An end to the Dutch train strikes? NS and trade unions reach agreement

An end to the Dutch train strikes? NS and trade unions reach agreement

After several weeks of regional train strikes across the Netherlands, Dutch trade unions and rail company Nederlandse Spoorwegen (NS) have reached an agreement, confirming that the strikes scheduled for this week will no longer be going ahead. 

NS and Dutch trade unions reach agreement after weeks of negotiations

It’s been a long and chaotic summer for public transport in the Netherlands, with travellers facing strikes across various national and regional routes as operators struggled to manage the demands of unionised workers. The past few weeks have seen the Netherlands Trade Union Confederation (FNV), Christian National Trade Union (CNV), and VVMC organise various strikes amongst NS workers after negotiations over a new collective labour agreement broke down at the beginning of August. 

Over one month later, Sunday morning saw NS announce that they’d finally been able to negotiate a new collective labour agreement for workers. The new contract has been presented to union members for approval, and once their support has been confirmed the terms will be enforced with retroactive effect from July 1, 2022. The announcement means that the regional strikes scheduled to take place on Tuesday and Thursday will no longer be going ahead. 

In a statement, NS CEO Bert Groenewegen said he was pleased, adding that the agreement marked “an important step towards a healthy future for our colleagues.” However, Groenewegen did emphasise that the news wouldn’t resolve all concerns about working conditions and staff shortages: “Together, all the [problems] present us with a difficult task that is not easy to solve, but which we are fully working on and will continue to do.”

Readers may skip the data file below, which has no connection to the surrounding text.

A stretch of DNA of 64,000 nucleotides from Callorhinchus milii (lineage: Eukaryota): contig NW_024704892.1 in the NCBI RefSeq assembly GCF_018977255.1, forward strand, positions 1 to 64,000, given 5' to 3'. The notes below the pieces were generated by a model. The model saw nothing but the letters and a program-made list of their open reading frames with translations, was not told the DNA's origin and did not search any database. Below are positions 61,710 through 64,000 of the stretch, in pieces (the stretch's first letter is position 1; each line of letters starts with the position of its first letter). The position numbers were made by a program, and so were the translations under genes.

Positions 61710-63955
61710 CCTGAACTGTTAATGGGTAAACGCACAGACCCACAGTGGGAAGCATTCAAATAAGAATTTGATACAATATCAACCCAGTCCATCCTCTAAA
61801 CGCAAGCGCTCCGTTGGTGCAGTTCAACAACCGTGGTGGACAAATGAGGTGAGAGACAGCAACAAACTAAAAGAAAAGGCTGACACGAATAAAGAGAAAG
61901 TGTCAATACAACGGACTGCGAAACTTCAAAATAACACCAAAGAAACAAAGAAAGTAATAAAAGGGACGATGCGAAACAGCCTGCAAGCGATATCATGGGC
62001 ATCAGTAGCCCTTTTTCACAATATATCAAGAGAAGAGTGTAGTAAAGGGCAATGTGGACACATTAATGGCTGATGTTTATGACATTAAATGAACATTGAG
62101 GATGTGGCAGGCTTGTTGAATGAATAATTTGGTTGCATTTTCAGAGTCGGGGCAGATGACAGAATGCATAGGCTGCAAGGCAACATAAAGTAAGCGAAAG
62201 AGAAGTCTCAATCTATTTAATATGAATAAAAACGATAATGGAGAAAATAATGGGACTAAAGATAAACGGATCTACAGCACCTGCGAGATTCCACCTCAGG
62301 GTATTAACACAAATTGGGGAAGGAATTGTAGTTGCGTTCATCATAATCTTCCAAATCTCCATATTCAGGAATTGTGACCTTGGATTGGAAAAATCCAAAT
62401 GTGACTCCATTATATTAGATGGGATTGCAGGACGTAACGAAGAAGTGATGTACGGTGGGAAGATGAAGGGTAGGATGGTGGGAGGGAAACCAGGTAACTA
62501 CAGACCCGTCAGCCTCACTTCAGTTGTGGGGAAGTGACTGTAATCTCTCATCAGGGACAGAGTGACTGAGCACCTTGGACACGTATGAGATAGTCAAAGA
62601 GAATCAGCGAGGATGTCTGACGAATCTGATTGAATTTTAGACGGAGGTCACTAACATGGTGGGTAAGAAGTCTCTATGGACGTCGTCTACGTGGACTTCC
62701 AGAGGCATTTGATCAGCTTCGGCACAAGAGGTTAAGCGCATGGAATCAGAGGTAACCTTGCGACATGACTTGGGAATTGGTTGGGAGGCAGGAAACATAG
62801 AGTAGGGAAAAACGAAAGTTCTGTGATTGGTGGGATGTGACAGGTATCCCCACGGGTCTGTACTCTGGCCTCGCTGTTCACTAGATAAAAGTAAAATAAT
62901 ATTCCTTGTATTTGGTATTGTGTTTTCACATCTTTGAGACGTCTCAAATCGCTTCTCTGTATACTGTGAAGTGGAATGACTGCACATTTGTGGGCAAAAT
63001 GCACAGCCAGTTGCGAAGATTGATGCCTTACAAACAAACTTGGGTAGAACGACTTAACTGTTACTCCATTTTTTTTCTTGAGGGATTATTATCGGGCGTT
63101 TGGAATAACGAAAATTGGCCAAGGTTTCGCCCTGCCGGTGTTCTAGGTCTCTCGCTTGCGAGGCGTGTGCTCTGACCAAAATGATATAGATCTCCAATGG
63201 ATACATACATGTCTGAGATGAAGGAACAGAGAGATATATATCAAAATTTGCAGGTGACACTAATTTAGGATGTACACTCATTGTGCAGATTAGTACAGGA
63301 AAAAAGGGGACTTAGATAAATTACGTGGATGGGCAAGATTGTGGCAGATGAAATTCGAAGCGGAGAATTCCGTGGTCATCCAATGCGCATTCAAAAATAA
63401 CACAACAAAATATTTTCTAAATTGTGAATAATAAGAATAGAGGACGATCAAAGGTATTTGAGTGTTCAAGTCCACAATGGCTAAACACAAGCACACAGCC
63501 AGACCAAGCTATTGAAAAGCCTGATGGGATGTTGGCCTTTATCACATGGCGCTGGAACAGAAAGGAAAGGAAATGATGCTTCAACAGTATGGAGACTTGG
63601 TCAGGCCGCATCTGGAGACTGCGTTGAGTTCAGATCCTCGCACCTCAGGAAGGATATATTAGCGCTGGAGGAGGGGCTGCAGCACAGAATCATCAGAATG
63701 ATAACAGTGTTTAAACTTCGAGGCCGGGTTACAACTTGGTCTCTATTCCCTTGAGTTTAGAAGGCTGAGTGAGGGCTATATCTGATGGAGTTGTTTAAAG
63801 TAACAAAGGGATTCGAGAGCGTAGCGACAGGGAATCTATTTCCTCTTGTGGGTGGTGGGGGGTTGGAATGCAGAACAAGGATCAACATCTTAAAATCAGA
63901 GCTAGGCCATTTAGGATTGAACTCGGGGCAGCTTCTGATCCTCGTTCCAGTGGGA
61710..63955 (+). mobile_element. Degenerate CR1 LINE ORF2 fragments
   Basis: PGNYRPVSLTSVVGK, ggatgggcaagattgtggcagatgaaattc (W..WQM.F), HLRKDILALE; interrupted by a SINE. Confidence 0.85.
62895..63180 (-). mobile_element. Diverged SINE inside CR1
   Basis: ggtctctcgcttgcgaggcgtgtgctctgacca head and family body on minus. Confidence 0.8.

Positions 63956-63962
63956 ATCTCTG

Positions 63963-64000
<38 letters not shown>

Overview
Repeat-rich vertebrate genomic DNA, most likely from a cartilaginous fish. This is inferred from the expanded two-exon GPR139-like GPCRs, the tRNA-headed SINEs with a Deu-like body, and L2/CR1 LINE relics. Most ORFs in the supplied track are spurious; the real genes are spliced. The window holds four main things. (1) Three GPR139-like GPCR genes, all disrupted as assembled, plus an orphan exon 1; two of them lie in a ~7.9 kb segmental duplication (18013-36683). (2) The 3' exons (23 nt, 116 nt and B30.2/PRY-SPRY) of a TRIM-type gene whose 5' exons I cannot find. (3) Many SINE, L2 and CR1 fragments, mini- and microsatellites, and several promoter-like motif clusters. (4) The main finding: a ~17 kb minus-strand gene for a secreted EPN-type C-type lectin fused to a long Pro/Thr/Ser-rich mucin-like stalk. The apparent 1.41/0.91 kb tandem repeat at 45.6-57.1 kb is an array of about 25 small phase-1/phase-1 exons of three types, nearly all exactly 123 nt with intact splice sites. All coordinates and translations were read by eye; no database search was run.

Salaries of NS workers to increase by 9,25 percent

As part of the new collective labour agreement, salaries will increase by 9,25 percent and workers have been guaranteed an additional bonus of up to 1.000 euros for full-time workers in both 2022 and 2023. Changes have also been made to ensure a better work-life balance, and workers will now benefit from higher pension contributions and new rules for guaranteed temporary leave

In addition to these changes, NS has committed to further agreements should inflation in 2022 and 2023 be higher than the Netherlands Bureau for Economic Policy Analysis (CPB) estimates.

Some passengers might be concerned about what the higher wages might mean for the price of train tickets, but so far NS has been unable to provide any reassurance on the matter. Regardless of these latest changes, like every year, prices are guaranteed to rise on January 1.

Victoria Séveno


Victoria Séveno

Victoria grew up in Amsterdam, before moving to the UK to study English and Related Literature at the University of York and completing her NCTJ course at the Press Association...

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